Bagging a Seat for the World Series of Poker

2013 World Series of Poker. | Photo by Joe Giron/WSOP

2013 World Series of Poker. | Photo by Joe Giron/WSOP

The final table of the World Series of Poker’s Main Event begins November 10 at the Penn & Teller Theater in the Rio. I’ve attended a few of these, and they’re pretty cool to watch, as all of the players have rooting sections and it gets pretty rowdy. That atmosphere, along with the fact this is one of the richest events in the sporting world, makes for a fun spectator event. And you’re invited.

Since it’s against state gaming regulations to charge to watch live gambling events, free tickets will be distributed on a first-come, first-served basis, beginning early November 10. The theater has 1,100 seats, but many will be reserved for the media, with many more dispersed among friends and families of the finalists. Hence, free tickets will be relatively limited, with lines forming by 8 or 9 a.m. The doors open at 3:30 p.m., while the cards go in the air at 4:48—making for a long day that most won’t want to sign up for. But there’s another play.

Although the theater will be packed at the start, it will stay that way only for the first couple of hours. After that, and especially as players are eliminated, large blocks of seats open and new people are let in. If you want to be there from the start, plan on making a day of it. Otherwise, show up around 7 p.m.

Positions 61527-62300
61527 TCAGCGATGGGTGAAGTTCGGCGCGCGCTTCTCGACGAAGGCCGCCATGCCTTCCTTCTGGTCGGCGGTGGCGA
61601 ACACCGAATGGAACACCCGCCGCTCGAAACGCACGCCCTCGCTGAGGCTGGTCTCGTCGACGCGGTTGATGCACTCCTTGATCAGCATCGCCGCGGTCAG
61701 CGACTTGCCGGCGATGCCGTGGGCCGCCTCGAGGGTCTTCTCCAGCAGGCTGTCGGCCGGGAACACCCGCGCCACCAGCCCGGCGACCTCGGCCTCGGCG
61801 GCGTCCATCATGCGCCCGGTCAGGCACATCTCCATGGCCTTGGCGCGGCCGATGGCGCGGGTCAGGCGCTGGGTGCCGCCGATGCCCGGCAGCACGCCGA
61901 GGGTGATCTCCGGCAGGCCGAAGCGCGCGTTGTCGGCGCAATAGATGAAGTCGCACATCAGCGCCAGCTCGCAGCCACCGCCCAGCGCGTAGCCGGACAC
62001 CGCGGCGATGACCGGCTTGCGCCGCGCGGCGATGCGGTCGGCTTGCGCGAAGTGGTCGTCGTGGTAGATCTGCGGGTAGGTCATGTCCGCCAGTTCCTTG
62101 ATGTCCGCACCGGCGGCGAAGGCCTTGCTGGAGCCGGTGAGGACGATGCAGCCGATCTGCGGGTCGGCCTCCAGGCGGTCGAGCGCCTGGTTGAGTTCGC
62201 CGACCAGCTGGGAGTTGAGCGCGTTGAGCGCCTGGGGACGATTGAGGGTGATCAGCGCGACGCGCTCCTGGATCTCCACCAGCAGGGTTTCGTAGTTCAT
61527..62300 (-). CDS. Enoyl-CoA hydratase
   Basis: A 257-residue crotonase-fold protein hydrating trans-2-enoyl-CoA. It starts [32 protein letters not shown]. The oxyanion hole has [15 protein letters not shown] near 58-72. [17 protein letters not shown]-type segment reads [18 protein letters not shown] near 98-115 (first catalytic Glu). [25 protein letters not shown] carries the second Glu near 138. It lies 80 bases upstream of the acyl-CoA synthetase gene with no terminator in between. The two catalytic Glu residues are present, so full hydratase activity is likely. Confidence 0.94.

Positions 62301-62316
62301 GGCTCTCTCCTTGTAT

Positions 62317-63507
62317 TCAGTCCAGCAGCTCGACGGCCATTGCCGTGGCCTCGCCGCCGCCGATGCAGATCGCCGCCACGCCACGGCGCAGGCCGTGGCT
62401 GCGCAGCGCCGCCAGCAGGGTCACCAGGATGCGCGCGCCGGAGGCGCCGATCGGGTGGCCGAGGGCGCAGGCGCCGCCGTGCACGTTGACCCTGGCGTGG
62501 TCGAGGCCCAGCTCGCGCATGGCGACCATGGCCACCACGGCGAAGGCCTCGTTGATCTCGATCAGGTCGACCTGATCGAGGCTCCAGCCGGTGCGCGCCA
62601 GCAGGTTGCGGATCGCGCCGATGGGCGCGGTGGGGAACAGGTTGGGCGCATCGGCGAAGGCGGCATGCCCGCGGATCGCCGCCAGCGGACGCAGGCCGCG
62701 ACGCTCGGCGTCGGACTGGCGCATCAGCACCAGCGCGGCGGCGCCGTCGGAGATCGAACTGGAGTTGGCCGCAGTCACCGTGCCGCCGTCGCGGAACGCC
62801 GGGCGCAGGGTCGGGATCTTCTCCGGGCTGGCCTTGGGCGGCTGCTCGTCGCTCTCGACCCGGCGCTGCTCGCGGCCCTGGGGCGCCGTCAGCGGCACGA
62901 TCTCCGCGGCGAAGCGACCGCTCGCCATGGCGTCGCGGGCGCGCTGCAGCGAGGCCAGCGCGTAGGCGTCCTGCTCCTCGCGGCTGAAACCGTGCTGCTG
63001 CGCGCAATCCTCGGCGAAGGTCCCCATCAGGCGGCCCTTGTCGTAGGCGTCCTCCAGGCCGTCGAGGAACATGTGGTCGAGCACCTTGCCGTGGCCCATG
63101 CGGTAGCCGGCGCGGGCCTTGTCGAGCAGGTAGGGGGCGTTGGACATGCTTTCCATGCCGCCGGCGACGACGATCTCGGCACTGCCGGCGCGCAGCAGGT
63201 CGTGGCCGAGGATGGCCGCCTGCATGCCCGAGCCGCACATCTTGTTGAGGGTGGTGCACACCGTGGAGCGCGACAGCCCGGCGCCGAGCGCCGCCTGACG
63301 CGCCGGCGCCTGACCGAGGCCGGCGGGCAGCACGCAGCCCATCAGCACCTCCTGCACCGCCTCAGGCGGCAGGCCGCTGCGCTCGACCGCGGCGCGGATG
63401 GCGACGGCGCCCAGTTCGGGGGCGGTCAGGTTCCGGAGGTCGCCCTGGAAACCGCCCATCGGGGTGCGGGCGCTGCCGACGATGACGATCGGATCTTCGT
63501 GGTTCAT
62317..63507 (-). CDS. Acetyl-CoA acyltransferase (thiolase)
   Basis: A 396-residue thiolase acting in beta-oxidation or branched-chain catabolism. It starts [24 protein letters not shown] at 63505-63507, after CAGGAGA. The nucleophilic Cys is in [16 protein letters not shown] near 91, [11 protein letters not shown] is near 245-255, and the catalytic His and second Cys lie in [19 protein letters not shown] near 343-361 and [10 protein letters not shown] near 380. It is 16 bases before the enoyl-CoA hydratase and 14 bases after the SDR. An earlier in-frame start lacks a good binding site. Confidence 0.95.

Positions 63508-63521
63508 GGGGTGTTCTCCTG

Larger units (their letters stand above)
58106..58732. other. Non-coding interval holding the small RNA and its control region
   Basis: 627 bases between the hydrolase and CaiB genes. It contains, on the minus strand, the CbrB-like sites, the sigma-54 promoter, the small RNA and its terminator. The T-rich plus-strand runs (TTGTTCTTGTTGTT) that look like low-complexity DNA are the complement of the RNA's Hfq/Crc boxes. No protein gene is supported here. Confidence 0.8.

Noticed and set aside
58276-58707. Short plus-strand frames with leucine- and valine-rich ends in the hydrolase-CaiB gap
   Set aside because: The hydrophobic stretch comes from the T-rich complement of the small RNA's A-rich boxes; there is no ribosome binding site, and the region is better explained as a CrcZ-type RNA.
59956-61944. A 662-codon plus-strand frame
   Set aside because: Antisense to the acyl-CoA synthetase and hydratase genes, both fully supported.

Depending on how much effort you’re prepared to exert, the best plan may be watching it on ESPN in the comfort of your home (there’s a 30-minute delay for the telecast). Regardless of how and where you watch, here are a few things to keep in mind:

The champion will win an even $10 million this year to commemorate the 10th anniversary of the event being at the Rio. Those who finish between second and seventh place will win more than $1 million (8th pays $947,077 and 9th pays $730,725).

This is obviously no tournament for old men, with six of the nine finalists in their 20s and the other three in their 30s. Since 2008, all Main Event winners have been under 25. Fitting that profile this year are Felix Stephensen (23) and Andoni Larrabe (the youngest at 22).

The favorite based on betting lines (yes, there are odds at offshore sportsbooks) is chip leader Jorryt van Hoof. In fact, the betting market favors the players almost in the same order as their chip totals, which is normal. The lone exception is Martin Jacobson, who’s fifth on the betting line, despite being eighth in chips.

FYI: The action on Day Two (November 11) starts at 5:48 p.m. Getting a seat near the rail that day should be much easier.

Anthony Curtis is the publisher of the Las Vegas Advisor.

Subscribe to our mailing list